Daily News | Nov 4, 2018 | 2
International recognitions of the Hungarian film industy
Variety.com reports that the Hungarian film industry has achieved outstanding successes in recent years and it rightly demands its place among the world’s best film industries. Since the success of László Nemes with the Son of Saul as the best foreign-language film in the Oscar gala in 2016, several further productions make affirmations for the Hungarian Film Fund and for the country’s film commissioner, Andrew G. Vajna that Hungary is rightly placed among the notable film industries in the world.
Under the direction of Vajna and Ágnes Havas, the fund’s CEO, thought-provoking, dramatic and emotion-generating Hungarian films are produced that achieve international recognition in well-known festivals as well. Moreover, another great change in the Hungarian film industry is the increasing number of people who start to watch domestic movies.
Andrew Vajna highlighted that it is talent and creativity that they promote, but they also advocate cultural diversity to provide both artistic movies and those appealing to the audience.
The filmmaking system enables people to cooperate in the filmmaking procedure while, at the same time, professional expertise and personal contact with international industries are also provided that create the starting point for the Hungarian film industry.
The outstanding quality of education programmes provided for the young generation interested in film script-writing is one of the main contributor to the success of the Hungarian filmmaking, stresses Judit Stalter, the producer of Kills on Wheels, the film written by Attila Till. She also emphasized that the Hungarian market is small and the native language is one of the most difficult in the world, but despite all these, Hungarians still have constant successes.
Let’s check out the Hungarian box office productions in 2017:
Gábor Herendi – Kincsem – Bet on Revenge
The movie of Herendi has already surpassed the 450,000 admissions in Hungary since its release in March, but the film is also popular in the USA. The story is based on real life events. It pictures the life of the brilliant thoroughbred horse, Kincsem, who won every race she entered between 1876-1879. The producer, however, also focuses on the fictive dramatic and amorous life of her owner, Count Ernő Blaskovich. It was this film that opened the 7th annual Hungarian Film Festival in Los Angeles on 2 November.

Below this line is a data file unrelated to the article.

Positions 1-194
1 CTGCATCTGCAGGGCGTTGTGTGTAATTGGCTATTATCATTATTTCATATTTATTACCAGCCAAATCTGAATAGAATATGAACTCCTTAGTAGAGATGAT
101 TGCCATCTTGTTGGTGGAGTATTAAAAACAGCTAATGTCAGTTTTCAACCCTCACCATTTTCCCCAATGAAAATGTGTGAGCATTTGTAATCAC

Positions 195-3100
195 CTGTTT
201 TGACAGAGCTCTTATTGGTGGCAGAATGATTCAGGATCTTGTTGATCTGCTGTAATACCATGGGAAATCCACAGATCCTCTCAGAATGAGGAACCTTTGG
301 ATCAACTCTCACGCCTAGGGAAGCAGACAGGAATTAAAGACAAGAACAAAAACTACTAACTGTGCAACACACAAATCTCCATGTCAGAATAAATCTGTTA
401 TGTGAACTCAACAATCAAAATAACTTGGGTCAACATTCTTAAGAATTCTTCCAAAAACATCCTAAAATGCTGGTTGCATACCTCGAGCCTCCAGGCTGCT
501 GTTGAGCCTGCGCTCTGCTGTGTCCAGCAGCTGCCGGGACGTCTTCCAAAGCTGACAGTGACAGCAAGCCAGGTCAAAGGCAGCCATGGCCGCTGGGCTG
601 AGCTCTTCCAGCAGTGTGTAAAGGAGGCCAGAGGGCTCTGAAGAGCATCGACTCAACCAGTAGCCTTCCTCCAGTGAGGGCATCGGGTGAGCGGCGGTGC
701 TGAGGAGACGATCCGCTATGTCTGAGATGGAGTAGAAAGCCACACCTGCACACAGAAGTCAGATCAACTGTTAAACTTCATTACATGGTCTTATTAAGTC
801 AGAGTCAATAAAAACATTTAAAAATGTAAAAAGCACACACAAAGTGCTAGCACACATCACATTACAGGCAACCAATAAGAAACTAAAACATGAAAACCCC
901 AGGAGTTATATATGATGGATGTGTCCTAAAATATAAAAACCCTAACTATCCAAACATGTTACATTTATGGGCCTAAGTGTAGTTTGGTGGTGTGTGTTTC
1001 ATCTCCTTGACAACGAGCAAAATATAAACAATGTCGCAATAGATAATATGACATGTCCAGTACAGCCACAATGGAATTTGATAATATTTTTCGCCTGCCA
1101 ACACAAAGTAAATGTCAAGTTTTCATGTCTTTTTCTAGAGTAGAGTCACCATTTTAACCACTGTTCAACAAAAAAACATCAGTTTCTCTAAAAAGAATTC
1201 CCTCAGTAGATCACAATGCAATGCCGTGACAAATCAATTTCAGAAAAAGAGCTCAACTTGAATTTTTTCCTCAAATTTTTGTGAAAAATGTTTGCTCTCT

Pappa Pia – Gábor Csupó
This film is partly a musical, partly a romance that takes place on the banks of the Danube in a boathouse that serves as an assembling place for the community members, young and old alike. The songs in the film are all well-known Hungarian songs that touch everyone’s heart.
On Body and Soul – Ildikó Enyedi
The Berlin Golden Bear winner film is a metaphysical piece that focuses on the relationship of two people working in the same slaughterhouse who share the same dream every night. The film was selected as the Hungarian entry for the Best Foreign Language Film at the 90th Academy Awards.
1945 – Ferenc Török
This dramatic film paints the aftermath of World War II with a freshly different approach to such a topic and that is what it also links it to Nemes’s Son of Saul.
The Whiskey Bandit – Nimród Antal
The film is the representation of the life of Attila Ambrus, the most-wanted Hungarian robber and criminal in the 1990s. He was seen as a “gentleman burgler” by his polite and respectful behaviour when it came to robbing. Here is the trailer of the movie with English subtitles:
Budapest Noir – Éva Gardos
It is one of the most anticipated movies of this year. The story is about a crime reporter who investigates the death of a brutally killed young girl, although he continuously bumps into obstacles during the investigation. The traces lead him to multiple directions and sometimes it seems that he cannot figure out the truth because nobody has any interest in bringing it to light. This is a highly recommended piece to watch.
Anticipated productions in 2018
László Nemes – Sunset (set around the collapse of the Austro-Hungarian Empire with its turmoil)
György Pálfi – His Master’s Voice (the adaptation of Stanislaw Lem’s novel about 30-something Hungarian journalists)
Károly Mészáros Ujj – X (a detective story in the contemporary Budapest)
Bálint Kenyeres – Yesterday (set in Morocco about an architect facing the memories of his youth)
Milorad Krstic – Ruben Brandt Collector (an action-adventure thriller)
From the above-mentioned list, it is pretty obvious that Hungary is rising into the forefront of the international film industry with its remarkable achievements, and based on this list, there is still a lot more to anticipate in the near future, too.
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